Twelve Things Your Mum Was Right About

by | Sep 28, 2017 | Articles

There’ll come a point in your life when you’ll suddenly have a flashback to your childhood. And it will be your mother’s voice. And you will concede – graciously or otherwise – that all those irritating things she used to say to you when you were a kid were actually deep philosophical lessons you’ve only just understood. Here are some of the things she was right about:

1.‘Because I said so…’
Whether it was lights out, finish what’s on your plate, no you can’t, our lives were ruled by that subjective decree. There is however an upside to maternal megalomania. As adults, whenever we’ve been dealt a blow that’s left us unloved, rejected and lost, it’s worth remembering that once upon a time when we were nothing but a blob of gurgles, our mothers thought we were perfect. Even as we were sporting Pull-Ups and spewing half-digested food down our fronts, our mums loved us. Which means we’re lovable. For no reason, except because she said so.

2.Don’t talk back
She really didn’t want to know why we put the goldfish in the glass of coke or shaved the cat. Even though we may have had really good reasons. If caught out by someone in charge of our allowance, social arrangements and dinner, shutting up is the best strategy. Talking back is a privilege reserved for relationships of equality. And despite Children’s Charters of Rights and various UN declarations to the contrary, mothers were definitely the boss of us. Trying to talk our way out of a mistake or shirking the blame was a form of personal suicide. It never worked then.
So when a cop pulls us over for speeding, or we’re caught in a compromising situation with a person of authority standing over us, it’s time to remember our mother’s advice on this one.

3.No, you have to finish what’s on your plate first
Mums controlled the broccoli. It got put on our plates and there was no dessert until we finished it. Life was unfair when there was plate full of broccoli and a chocolate mousse in the fridge. Mums are big on delayed gratification so we could learn patience for the good things to come. Though McDonald tries to get us to believe otherwise, everything worth doing, takes time.
Nobody ever got a PHD with a 5 minute attention span.
Ask any pregnant woman – you can’t gestate between ad-breaks.
You can’t convert to a new religion by registering online.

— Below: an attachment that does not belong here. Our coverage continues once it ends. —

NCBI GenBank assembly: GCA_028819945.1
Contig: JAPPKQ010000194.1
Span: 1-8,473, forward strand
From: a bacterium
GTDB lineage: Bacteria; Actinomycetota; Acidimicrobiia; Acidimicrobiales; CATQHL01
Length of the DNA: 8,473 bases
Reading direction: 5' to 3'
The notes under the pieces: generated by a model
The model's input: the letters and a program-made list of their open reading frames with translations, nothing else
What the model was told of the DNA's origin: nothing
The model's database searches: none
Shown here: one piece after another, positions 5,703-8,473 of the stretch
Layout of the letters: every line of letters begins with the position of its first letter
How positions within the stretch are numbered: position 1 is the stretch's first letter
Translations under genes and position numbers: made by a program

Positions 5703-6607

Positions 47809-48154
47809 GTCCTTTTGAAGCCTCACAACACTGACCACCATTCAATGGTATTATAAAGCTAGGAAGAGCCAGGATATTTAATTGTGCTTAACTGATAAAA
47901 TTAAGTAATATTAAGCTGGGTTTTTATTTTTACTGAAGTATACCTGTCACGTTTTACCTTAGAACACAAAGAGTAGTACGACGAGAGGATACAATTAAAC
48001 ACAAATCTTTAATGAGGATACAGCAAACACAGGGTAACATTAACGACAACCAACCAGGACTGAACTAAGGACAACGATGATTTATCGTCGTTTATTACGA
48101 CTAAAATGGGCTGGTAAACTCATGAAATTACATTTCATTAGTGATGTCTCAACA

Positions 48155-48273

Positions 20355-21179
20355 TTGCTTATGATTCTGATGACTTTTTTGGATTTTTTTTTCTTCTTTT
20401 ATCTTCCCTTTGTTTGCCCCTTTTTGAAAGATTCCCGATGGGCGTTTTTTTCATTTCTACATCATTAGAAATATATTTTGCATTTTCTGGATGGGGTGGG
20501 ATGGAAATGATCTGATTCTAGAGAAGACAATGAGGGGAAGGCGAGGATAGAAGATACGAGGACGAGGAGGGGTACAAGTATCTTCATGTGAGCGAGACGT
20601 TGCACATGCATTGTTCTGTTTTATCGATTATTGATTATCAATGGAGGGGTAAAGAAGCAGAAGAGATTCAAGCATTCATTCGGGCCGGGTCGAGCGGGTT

You don’t learn how to be a doctor by watching ER.
We won’t always be able to bail out of situations as soon as we ‘don’t like it’ or ‘it’s too hard.’ Our mums were preparing us for this lesson: finish everything properly. Say goodbye. Make peace.
If we practiced on the broccoli, we’ll manage the really hard stuff later on.

4. Stop whining – you can’t always get what you want
Life gives us many chances to fail – either through divorce, retrenchment, depression or losing the contract. We won’t always win the prize, get the guy or make the team. And when we don’t there’s no point in whining.
Nothing gets better if you whinge about it.
Failure goes best with dignity and grace. Learning to roll with the punches makes us resilient, wise and leathery so others can lean on us.
Though whining won’t make our mothers stop loving us, people who have not breastfed us have no reason to carry on loving us when we do.

5. Pick up after yourself
Our mums probably meant our smelly socks. But her advice applies to garbage, emotional expectations, pollutants and promises we make. If we wait around for others to save us, clean up after us or make our lives better, we’ll end up with a lot of dirty laundry. Collectively, if we all picked up after ourselves, and took responsibility, we’d have a better chance at fixing the mess we’ve all made of the earth which has unfortunately suffered from too many of us not listening to our mums on this one.

6. If someone calls you stupid and ugly, it doesn’t make you either
Our mums knew ‘sticks and stones’ was a lie. Words can hurt.
But they also knew that being called something doesn’t make you that thing. Though her naming you Angus or Angie made you an Angus or an Angie, the same isn’t true for words that refer to you as invertebrates, bodily excretions, and various forms of sub-human life.
Look at the person who’s done the name-calling. Only sad and lonely people whose mothers didn’t love them need to insult others.